Private equity last night became an issue in presidential politics.
Mitt Romney’s private equity background was raised during last night’s GOP debate in New Hampshire, in which candidates were allowed to ask each other questions. Here is the relevant excerpt:
(1) It’s kind of fascinating that it’s Jon Huntsman who played the PE card, given that his father recently co-founded a private equity firm with one of Romney’s former partners at Bain (something Romney might have mentioned were Huntsman a viable candidate). I hadn’t really expected any GOP candidate to discuss private equity — Republicans are loath to insult capitalistic private sector experience — but figured were anyone to do it, it would have been Rick Perry. Then again, you need to be awake to play cards…
(2) When the debate over carried interest taxation began several years ago, private equity execs tried to link themselves to venture capitalists (a group generally more popular in both Washington and America at-large). Looks like Romney will try a similar tact, when he reaches the general and this issue becomes more central. As I’ve written before, it’s true that Bain Capital was basically a VC firm when it launched. But by the time Romney left, its primary focus was leveraged buyouts.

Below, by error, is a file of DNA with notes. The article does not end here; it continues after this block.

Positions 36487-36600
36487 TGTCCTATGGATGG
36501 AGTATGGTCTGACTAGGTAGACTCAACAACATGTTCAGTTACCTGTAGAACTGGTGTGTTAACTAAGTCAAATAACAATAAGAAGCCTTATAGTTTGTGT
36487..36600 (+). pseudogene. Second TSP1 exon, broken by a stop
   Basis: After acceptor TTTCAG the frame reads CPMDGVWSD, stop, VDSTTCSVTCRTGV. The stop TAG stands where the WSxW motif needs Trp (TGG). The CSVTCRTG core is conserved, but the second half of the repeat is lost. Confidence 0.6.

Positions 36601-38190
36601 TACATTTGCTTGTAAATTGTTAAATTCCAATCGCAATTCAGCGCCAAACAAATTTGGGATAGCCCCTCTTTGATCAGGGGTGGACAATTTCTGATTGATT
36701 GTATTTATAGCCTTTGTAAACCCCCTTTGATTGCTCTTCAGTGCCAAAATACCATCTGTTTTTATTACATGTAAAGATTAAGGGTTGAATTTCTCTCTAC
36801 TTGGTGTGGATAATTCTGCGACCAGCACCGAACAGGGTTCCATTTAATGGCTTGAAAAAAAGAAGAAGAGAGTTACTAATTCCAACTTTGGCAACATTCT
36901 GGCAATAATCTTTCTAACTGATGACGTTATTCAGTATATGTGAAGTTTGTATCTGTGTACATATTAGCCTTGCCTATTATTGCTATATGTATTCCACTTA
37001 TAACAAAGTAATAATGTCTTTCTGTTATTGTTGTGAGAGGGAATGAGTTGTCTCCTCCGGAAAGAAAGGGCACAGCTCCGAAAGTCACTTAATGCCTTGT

(3) Romney is going to keep trotting out that “tens of thousands” figure, even though there is no real evidence to back it up. Bain Capital doesn’t keep historical records of employment levels at its portfolio companies — either ones it helped create out of whole cloth or ones it acquired. This isn’t to say Romney’s number isn’t defensible. For example, Staples alone has around 90,000 employees — and the company arguably wouldn’t have existed without Romney and Bain. On the other hand, Bain hasn’t been actively involved with Staples for well over a decade (it’s kind of like when the National Venture Capital Association takes jobs-creation credit for all of Apple’s current employees or market cap). And Romney doesn’t specify whether his number is net or gross. Not saying he’s right or wrong. Just saying there are a variety of ways to slice the numbers.
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